A person deposits funds or other assets in the IFI

The IFI guarantees refund of the entire amount of the deposit when the depositor demands it

The IFI only keeps the asset and has no permission to utilize the asset à idle capacity of the asset

IFI is benefited from cash incurred from safety keeping services

Customers are benefited because their assets are safe

Consists of:

Al Wadiah

Al Wadiah yad Dhomanah

Al Wadiah yad Dhomanah

Modified depository, to avoid idle capacity

IFIs can utilize the asset as Islam encourages productive activities by transfer the assets especially funds to the fund minus parties through financing activities

The depositor, at the IFI’s discretion, may be rewarded with Hibah (bonus/gift) as a form of appreciation for the use of funds by the bank

Al Murabahah

The sale of goods at a price, which includes a profit margin agreed to by both parties

Commonly used for short-term financing is based on the traditional notion of purchase finance

The investor undertakes to supply specific goods or commodities

Incorporating a mutually agreed contract for resale to the client and a mutually negotiated margin

Around 75 percent of Islamic financial transactions are cost-plus sales

Bay’ Bitsaman Ajil (BBA)

A deferred-payment sale

Sale of goods on a deferred payment basis at a price, which includes a profit margin agreed to by both parties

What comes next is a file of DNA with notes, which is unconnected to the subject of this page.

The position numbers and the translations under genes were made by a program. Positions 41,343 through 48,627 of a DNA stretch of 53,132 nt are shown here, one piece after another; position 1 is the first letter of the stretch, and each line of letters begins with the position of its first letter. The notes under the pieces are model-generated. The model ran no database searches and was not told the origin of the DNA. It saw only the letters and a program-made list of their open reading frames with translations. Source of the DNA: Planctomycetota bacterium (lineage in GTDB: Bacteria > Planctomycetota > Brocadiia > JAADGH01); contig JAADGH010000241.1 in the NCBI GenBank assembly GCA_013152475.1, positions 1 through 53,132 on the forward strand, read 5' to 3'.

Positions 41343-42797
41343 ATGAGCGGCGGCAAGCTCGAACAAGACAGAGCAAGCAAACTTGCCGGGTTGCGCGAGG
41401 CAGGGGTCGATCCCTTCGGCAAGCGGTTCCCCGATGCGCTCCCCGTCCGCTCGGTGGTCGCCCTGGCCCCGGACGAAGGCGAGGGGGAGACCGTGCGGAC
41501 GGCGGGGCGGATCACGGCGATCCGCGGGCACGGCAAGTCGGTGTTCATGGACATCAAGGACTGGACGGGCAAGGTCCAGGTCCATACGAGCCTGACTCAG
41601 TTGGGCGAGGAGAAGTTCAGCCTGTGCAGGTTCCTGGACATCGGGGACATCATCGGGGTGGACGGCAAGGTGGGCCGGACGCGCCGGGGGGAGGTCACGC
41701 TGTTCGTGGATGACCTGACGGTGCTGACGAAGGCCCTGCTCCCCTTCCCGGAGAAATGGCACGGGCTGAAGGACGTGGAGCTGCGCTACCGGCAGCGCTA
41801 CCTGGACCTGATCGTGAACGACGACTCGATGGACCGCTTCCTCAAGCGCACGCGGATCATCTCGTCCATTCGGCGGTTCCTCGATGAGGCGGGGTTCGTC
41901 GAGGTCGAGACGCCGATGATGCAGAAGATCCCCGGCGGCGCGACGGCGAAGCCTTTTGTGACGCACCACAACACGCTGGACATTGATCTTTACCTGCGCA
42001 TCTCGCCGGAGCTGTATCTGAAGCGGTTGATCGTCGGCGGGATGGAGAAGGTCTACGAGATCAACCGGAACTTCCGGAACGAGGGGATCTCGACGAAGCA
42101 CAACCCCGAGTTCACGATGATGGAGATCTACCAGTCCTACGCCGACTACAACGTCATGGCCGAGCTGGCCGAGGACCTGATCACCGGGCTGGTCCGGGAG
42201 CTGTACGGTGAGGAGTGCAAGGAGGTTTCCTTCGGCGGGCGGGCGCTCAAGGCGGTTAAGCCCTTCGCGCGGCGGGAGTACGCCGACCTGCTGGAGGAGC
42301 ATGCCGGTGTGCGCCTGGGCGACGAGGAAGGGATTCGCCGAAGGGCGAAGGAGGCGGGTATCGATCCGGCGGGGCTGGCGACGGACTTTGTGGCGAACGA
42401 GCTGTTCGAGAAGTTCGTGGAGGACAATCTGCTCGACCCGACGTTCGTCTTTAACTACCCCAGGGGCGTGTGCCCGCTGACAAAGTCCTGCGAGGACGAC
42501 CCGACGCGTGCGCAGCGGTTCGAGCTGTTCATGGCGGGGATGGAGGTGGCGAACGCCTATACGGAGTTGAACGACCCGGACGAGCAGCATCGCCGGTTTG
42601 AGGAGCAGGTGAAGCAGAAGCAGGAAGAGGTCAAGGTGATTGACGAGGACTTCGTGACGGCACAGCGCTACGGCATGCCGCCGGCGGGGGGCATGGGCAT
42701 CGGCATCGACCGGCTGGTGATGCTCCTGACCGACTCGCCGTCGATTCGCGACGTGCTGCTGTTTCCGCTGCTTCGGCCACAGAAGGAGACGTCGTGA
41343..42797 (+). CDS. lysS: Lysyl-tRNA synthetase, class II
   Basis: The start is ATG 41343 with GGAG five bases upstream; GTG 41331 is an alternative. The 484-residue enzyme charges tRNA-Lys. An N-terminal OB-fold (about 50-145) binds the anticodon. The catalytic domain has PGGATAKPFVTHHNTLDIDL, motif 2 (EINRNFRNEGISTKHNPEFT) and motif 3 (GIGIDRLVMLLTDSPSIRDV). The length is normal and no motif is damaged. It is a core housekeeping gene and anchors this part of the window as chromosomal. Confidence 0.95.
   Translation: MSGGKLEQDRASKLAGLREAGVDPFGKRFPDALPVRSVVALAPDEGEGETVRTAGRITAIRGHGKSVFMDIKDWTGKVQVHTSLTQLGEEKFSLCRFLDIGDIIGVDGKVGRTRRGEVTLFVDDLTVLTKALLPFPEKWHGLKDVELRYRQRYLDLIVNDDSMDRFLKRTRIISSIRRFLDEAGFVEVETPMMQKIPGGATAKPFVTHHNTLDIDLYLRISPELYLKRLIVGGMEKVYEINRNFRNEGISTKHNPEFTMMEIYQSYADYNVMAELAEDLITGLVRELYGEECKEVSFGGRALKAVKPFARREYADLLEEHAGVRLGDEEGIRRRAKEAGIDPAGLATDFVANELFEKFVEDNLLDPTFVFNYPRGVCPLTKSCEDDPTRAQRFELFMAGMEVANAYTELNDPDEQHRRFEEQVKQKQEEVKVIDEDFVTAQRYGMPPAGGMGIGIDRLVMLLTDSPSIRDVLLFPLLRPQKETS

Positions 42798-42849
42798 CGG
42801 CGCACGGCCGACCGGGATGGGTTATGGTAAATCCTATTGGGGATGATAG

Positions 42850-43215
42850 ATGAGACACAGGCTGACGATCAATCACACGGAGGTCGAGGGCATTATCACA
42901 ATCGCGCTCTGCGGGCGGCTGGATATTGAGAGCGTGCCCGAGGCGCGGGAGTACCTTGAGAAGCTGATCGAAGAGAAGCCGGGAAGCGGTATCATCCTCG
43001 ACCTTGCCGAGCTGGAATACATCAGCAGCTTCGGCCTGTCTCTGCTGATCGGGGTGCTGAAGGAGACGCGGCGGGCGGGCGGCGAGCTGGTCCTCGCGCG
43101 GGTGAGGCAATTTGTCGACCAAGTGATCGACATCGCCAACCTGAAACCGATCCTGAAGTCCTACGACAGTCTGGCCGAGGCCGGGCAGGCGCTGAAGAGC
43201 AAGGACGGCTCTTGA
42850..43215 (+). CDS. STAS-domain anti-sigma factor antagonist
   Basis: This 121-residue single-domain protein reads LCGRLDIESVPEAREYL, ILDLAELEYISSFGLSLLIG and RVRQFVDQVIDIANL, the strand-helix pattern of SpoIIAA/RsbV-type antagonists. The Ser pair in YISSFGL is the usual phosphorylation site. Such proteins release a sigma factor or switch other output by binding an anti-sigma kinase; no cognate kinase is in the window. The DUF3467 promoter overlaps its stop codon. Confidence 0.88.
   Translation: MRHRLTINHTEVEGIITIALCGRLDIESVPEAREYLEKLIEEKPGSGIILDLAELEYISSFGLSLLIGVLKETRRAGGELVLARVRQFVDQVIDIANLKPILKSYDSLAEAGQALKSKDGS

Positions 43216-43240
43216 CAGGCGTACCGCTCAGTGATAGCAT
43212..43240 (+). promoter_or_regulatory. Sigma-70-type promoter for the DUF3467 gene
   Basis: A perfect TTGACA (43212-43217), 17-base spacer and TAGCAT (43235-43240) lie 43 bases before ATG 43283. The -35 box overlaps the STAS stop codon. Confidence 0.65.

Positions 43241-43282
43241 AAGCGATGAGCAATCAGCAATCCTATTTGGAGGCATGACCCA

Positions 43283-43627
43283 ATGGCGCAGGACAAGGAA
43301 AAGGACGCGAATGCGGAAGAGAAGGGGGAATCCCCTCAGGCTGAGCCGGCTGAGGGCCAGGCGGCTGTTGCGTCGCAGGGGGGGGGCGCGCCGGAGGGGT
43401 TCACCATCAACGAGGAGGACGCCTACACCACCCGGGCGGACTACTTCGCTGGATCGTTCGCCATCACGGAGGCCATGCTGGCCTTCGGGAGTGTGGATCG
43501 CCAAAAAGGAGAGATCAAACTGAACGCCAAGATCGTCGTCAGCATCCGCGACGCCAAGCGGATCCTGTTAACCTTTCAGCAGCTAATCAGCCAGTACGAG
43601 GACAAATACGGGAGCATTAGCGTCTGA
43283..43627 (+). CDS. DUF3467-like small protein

Similar to Murabahah, except that the debtor makes the payment on installments basis.

Al Ijarah

Lease, rent or wage

Selling the benefit of use or service for a fixed price or wage

The IFI makes available to the customer the use of service of assets/equipments such as hous, plant, office automation, motor vehicle for a fixed period and price

10 percent of Islamic financial transactions

Consists of two types:

Ijarah (operating lease)

Ijarah Muntahiya Bittamlik (financial lease)

The Advantages of Ijarah for the Lessee

Conserve the Lessee‘s capital since it allows up to 100% financing

Gives the Lessee the right to access the equipment on payment of the first installment

Ijarah arrangements aid corporate planning and budgeting by allowing the negotiation of flexible terms

Not considered Debt Financing so it does not appear on the Lessee’ Balance Sheet as a Liability

Not included in the Debt Ratios used by bankers to determine financing limits so lessee